GILBERT: Do you think free childcare should continue? At least until the end of the year? What’s your view on the notion of free childcare? Or do you think there’s an argument to make it free on a permanent basis?


ALBANESE: This is the Government’s policy that it implemented, saying that this would be in place until September and JobKeeper would be there until September and now they’ve changed it. It’s the Government’s policy. What I think is that there’s a need for childcare to be affordable and to be accessible for all Australians. And we will release a childcare policy before the election. But I think that affordability is a critical question and accessibility as well for parents to actually participate in the workforce.


GILBERT: At the other end of the education spectrum, we’re getting this warning from the Chinese education ministry to students, potential students, to be cautious, to conduct a good risk assessment, because of recent racism against Chinese Australians and Chinese visitors. Is this posturing for the Chinese Government, or are you concerned for the higher education sector, one of our nation’s largest exports?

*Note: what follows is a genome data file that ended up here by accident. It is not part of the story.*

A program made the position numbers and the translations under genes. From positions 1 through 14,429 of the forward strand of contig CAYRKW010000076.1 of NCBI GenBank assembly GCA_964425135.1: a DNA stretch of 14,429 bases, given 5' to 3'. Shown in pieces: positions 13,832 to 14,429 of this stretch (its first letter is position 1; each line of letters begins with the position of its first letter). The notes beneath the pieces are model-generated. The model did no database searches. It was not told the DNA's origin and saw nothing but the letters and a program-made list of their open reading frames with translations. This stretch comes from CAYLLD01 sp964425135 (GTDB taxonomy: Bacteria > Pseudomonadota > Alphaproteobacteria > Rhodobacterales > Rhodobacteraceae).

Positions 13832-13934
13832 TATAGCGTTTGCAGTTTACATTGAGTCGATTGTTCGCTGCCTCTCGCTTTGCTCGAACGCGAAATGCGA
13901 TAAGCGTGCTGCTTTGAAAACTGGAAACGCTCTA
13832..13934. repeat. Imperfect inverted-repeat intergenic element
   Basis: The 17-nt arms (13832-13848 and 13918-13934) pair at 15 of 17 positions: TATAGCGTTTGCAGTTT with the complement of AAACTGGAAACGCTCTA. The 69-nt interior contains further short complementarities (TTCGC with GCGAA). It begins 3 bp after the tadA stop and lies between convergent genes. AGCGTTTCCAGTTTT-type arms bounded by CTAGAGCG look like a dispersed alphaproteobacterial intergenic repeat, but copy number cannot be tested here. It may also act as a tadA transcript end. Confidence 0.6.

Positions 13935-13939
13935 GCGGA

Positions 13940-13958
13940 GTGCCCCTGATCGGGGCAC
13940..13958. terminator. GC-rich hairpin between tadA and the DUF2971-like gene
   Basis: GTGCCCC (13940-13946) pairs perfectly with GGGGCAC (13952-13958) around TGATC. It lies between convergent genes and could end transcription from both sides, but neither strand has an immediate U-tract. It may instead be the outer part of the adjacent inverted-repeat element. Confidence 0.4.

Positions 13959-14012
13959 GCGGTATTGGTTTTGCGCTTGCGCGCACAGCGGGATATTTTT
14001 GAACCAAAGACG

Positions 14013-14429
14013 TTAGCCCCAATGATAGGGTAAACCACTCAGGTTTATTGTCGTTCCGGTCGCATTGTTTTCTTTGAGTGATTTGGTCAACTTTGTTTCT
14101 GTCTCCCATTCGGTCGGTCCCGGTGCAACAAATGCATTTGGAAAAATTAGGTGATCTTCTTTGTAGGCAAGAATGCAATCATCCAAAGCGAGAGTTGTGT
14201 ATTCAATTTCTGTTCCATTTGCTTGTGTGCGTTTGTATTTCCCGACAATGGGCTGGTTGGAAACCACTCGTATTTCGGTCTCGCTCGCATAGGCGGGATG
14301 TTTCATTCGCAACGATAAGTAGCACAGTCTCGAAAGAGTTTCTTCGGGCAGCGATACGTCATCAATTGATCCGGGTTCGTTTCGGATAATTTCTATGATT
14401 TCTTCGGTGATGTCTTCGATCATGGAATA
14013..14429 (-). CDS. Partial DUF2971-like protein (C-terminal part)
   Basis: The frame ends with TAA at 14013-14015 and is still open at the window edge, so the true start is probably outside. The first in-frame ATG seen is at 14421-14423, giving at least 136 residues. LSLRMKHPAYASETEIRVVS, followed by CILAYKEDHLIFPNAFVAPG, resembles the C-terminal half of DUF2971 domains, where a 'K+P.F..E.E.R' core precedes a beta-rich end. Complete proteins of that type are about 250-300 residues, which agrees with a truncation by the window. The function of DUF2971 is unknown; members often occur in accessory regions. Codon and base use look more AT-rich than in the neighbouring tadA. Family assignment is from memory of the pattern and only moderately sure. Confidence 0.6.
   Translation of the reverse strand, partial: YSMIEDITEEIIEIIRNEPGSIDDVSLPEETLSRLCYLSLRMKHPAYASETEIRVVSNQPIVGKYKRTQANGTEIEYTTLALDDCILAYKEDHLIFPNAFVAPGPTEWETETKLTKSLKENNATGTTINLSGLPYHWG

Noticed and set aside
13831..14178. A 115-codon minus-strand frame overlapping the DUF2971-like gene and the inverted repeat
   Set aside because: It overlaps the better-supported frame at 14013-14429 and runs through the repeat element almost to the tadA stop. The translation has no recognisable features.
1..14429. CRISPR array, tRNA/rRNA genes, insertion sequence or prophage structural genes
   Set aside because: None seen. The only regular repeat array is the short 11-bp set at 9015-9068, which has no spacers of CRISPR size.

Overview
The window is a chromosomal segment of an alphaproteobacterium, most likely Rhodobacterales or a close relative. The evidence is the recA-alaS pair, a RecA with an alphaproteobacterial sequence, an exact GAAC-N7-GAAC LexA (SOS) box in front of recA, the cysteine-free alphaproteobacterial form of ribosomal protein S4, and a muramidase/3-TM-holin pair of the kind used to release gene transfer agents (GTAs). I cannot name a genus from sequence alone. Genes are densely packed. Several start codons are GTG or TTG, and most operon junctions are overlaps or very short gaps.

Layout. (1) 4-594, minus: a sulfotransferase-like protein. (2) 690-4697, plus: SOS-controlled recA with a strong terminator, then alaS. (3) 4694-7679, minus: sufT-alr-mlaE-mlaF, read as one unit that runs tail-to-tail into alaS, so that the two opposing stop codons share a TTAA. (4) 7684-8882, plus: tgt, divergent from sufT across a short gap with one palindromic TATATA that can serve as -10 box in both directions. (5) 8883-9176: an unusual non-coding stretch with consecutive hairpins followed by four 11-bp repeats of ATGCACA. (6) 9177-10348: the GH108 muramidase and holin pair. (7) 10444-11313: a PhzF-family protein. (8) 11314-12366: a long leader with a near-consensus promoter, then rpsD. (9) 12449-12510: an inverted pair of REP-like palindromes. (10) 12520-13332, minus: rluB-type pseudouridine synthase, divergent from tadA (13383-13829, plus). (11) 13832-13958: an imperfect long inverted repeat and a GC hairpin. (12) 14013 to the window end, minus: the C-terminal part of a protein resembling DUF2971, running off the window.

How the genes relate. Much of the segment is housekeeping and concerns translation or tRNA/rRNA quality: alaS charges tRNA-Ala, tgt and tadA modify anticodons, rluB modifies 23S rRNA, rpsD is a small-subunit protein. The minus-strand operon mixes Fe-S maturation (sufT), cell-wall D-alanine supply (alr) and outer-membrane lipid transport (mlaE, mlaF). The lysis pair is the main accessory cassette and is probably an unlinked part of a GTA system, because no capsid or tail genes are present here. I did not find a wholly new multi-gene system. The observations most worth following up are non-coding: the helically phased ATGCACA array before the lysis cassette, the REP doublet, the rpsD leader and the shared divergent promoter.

ALBANESE: Well, I’m concerned for the sector. They’ve suffered once again. They were also excluded from JobKeeper. Many university workers have really suffered during this pandemic. And we’ve seen considerable job losses. But this is a sector that’s world-class. This is a sector that deliver high quality education for Australians, but also for overseas students. And it is a major export. It is a quality product here in Australia as well. I think that overseas students benefit greatly from coming to this great nation. I think overwhelmingly they are welcomed. Yes, there are incidents in this country, we have to acknowledge that. But overwhelmingly, Australians are welcoming people. And we welcome people from different cultures from all over the world.